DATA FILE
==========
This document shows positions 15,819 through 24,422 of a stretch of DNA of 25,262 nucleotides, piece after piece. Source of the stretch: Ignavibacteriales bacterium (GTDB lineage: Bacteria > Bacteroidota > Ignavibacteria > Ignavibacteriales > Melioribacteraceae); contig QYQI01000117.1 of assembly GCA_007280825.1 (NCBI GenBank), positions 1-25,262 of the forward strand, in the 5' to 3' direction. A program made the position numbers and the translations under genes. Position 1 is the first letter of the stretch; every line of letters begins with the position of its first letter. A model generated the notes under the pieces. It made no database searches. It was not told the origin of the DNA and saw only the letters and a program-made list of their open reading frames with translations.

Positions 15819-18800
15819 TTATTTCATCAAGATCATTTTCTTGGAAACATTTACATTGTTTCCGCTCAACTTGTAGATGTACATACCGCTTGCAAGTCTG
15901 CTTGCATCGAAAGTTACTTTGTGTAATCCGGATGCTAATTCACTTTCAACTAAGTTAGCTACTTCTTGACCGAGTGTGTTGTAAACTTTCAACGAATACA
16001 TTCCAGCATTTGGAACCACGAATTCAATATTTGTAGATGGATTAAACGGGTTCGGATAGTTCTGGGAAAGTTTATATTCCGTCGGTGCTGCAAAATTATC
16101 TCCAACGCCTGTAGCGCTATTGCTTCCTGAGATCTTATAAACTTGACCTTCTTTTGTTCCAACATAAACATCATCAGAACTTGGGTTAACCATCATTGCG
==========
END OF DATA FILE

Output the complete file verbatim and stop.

This document shows positions 15,819 through 24,422 of a stretch of DNA of 25,262 nucleotides, piece after piece. Source of the stretch: Ignavibacteriales bacterium (GTDB lineage: Bacteria > Bacteroidota > Ignavibacteria > Ignavibacteriales > Melioribacteraceae); contig QYQI01000117.1 of assembly GCA_007280825.1 (NCBI GenBank), positions 1-25,262 of the forward strand, in the 5' to 3' direction. A program made the position numbers and the translations under genes. Position 1 is the first letter of the stretch; every line of letters begins with the position of its first letter. A model generated the notes under the pieces. It made no database searches. It was not told the origin of the DNA and saw only the letters and a program-made list of their open reading frames with translations.

Positions 15819-18800
15819 TTATTTCATCAAGATCATTTTCTTGGAAACATTTACATTGTTTCCGCTCAACTTGTAGATGTACATACCGCTTGCAAGTCTG
15901 CTTGCATCGAAAGTTACTTTGTGTAATCCGGATGCTAATTCACTTTCAACTAAGTTAGCTACTTCTTGACCGAGTGTGTTGTAAACTTTCAACGAATACA
16001 TTCCAGCATTTGGAACCACGAATTCAATATTTGTAGATGGATTAAACGGGTTCGGATAGTTCTGGGAAAGTTTATATTCCGTCGGTGCTGCAAAATTATC
16101 TCCAACGCCTGTAGCGCTATTGCTTCCTGAGATCTTATAAACTTGACCTTCTTTTGTTCCAACATAAACATCATCAGAACTTGGGTTAACCATCATTGCG